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University reform « Previous | |Next »
September 18, 2003

The Australian Financial Review carries a report that the Howard Government is willing to "make further concessions on its shake-up of higher education as it faces the tough task of pushing the historic reforms through a hostile Senate." The reforms provide new concessions for smaller and regional institutions, disadvantaged students and over-enrolled facilities to counter these institutions being disadvantaged by deregulation. Expect more modest concessions.

But the basic thrust of the reform remains in place despite these sweetners. This is:

" provide universities with the ability to reduce their reliance on government money and embark on more commercial ventures to boost revenue. Universities will be encouraged to operate more like businesses, maximising the lucrative benefits offered by the overseas student market and boosting the potential for greater private-sector collaboration because of improved transparency."

Business is all for the Nelson reforms. It says that these will align the universities with the emerging needs of the economy; are the key to innovation; will ensure the survival of high education sector; and enable the higher education sector to have the capacity to compete globally. Big business sees the universities as corporations and education as an industry. Hence the key drivers are competition, efficiency and entrepreneurialship.

Reform is needed. The universities are in poor shape after years of doign more with less. This is especially so in South Australia which can be considered a disadvantaged region.

Though reform is needed the Nelson proposals mean that it is consumers who will have to fill the funding hole left by the unwillingness of either major party to dramatically increase the public funding of universities. The Labor Party's offer of $2.4 billion in public funding will still leave the universities short of cash. Hence the look around for easy money; and allowing the universities the flexibility to raise money themselves so they have the resources to improve their facilities and teaching.

So which consumers are going to provide the easy money? Australians? There is resistance to 30% increase in course fees that can be funded by loans:--apart from courses in medicine, law and business that lead to well paying jobs. It means being saddled with debt for those unable to afford to pay upfront. So consumers largely means international students. They are easy money.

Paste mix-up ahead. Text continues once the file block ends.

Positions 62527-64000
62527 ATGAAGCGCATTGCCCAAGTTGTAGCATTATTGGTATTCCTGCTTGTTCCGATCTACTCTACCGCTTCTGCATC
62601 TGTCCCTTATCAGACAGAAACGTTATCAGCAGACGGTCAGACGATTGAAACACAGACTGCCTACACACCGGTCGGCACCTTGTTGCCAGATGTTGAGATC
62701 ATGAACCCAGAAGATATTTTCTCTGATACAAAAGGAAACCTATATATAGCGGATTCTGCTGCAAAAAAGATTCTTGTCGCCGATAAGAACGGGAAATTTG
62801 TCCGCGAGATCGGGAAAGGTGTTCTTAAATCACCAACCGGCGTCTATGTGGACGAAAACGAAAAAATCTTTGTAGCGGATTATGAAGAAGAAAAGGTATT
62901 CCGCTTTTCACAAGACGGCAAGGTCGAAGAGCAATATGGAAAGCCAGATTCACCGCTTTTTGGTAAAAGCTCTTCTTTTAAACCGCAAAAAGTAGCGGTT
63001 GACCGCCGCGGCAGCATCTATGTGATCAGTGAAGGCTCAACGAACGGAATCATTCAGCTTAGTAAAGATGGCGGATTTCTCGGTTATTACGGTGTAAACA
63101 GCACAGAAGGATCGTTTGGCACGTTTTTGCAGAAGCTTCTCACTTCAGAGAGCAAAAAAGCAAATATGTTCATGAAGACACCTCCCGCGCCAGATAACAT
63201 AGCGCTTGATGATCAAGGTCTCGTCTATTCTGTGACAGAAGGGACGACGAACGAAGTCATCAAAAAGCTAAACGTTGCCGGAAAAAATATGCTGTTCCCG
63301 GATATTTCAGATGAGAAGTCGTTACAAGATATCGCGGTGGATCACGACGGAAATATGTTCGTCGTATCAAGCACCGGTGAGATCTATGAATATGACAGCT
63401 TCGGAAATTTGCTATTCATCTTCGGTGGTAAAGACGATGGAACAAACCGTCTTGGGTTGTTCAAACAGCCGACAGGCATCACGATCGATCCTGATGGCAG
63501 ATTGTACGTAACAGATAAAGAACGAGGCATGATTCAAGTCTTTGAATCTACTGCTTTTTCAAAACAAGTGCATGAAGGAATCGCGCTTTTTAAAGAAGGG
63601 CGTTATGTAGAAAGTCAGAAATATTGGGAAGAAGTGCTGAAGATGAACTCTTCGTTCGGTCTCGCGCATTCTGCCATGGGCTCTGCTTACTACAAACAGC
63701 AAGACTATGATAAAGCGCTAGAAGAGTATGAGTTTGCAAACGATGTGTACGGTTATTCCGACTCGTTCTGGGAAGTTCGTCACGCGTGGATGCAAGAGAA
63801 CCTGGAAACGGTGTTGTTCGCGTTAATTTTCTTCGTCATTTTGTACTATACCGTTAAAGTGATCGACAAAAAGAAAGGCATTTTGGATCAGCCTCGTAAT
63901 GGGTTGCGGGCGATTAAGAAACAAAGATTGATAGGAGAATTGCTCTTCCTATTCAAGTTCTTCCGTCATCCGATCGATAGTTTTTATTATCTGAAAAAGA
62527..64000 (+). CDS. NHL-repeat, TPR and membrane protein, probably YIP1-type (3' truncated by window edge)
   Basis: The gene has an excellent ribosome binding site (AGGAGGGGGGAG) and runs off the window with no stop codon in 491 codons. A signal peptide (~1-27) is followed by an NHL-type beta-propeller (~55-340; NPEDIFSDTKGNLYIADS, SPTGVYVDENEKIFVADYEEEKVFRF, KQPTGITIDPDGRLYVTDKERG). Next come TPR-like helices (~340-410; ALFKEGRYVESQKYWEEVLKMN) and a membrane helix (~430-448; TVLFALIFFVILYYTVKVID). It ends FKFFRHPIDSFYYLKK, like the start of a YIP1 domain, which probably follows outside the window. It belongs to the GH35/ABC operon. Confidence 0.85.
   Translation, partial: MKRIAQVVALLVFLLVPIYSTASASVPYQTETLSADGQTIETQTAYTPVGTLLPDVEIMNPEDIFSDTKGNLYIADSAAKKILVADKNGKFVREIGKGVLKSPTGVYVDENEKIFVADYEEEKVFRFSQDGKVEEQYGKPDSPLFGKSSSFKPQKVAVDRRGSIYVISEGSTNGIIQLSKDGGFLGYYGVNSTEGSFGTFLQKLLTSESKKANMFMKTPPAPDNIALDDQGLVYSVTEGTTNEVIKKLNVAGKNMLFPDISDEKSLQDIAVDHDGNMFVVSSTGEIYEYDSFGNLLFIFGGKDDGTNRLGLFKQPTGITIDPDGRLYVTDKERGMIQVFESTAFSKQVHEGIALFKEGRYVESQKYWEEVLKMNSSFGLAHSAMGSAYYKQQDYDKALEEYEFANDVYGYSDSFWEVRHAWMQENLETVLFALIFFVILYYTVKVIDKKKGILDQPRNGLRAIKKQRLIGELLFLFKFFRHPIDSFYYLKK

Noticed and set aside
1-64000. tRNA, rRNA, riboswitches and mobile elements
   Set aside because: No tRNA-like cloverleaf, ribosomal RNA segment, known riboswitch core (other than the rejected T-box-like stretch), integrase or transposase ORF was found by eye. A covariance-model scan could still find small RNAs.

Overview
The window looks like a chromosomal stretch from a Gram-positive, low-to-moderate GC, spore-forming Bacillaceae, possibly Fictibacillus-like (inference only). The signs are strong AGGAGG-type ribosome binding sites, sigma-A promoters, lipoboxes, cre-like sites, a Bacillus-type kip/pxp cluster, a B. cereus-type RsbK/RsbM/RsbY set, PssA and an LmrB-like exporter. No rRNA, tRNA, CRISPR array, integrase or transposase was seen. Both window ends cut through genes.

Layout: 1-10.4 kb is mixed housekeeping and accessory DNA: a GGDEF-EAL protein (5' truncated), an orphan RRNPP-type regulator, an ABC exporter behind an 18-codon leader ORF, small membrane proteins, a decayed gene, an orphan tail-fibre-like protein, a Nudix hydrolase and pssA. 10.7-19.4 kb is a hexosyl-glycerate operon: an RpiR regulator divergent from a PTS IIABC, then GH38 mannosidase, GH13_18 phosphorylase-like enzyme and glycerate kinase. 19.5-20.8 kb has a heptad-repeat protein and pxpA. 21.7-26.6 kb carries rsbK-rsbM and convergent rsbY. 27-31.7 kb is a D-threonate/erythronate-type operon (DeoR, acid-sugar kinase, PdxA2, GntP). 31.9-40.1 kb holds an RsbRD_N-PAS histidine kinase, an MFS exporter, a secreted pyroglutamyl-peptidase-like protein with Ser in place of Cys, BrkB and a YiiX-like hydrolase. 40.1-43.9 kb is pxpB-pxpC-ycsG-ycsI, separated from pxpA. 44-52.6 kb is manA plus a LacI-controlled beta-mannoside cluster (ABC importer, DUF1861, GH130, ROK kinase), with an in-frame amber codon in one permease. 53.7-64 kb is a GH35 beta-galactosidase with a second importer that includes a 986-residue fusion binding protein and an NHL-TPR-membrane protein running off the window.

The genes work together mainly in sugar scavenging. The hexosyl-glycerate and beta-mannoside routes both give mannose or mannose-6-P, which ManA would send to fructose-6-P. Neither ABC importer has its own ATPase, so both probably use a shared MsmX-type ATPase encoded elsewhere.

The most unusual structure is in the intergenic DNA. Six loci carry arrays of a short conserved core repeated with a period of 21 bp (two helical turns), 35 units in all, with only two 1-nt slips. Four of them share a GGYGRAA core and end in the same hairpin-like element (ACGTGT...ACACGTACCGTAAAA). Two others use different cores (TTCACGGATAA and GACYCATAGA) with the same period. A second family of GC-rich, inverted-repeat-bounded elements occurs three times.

So the key thrust of the reforms is freeing up universities to increase their revenue through increasing student fees. It will work for the big prestige universities, such as Melbourne and Sydney, but not for Flinders in South Australia. Flinders will be unable to charge the 30% increase since its students will be a unable to afford to pay. So it will start a downward slide into a cheap second-rate, publicly funded regional university.

The old divide has been reinvented.

| Posted by Gary Sauer-Thompson at 3:13 PM | | Comments (4)


You wrote: "So the key thrust of the reforms is freeing up universities to increase their revenue through increasing student fees."

I couldn't disagree more.

In order to reform the university system, whether in Australia or anywhere else, you have to actually study what's wrong with the system, not just throw money at it. For a wry look at some things wrong with the university system, check out my page at For example, look at the entry entitled "Hiring Foucault," although each entry tackles a different aspect of the problem.

Academy Girl,
My comments did refer to how the Neslon reforms were understood in the public policy circles. They define the problem as one of public funding.

But I do agree that the problem higher education system is more than one of throwing money at it.

We have the problem of the university as a centre of intellectual activity in civil society. As the univerisities become more and more business corporations they become more flawed as intellectrual centres.

Gary -

You wrote: "We have the problem of the university as a centre of intellectual activity in civil society."

Yes, although I'm going to take these words in another direction. The fact that the university is seen as the "centre" of intellectual activity in "civil" society is, indeed, a problem. Why? Because it prevents us from seeing that intellectual activity occurs outside the university in a variety of forms. In Australia, for example, you have a host of intellectual endeavours occurring within indigenous communities, many of which are clearly outside the academy and outside of what many define as "civil" society. I would like to see the academy's understanding of intellectual activity broaden to include more of humanity; otherwise, we're stuck in a rut believing that we, as academics, invented how to think, invent, and solve problems. Also, we fail to see how our own system of learning and discovery fails the very students it purports to enlighten.

Academy Girl

Academy Girl,
I concur. The universities as intellectual centres are being displaced by new intellectual centres in civil society---eg. thinks tanks.

In terms of public policy academics in univesities are being left behind.

And i do think that academics are stuck in a rut. It is stil largely a closed world with limited access to a lot of the journals (see philosophical conversations for some remarks)

I would include much indigenous intellectual activity within civil society---they have broadened the narrow conception of civil society and made it far more inclusive.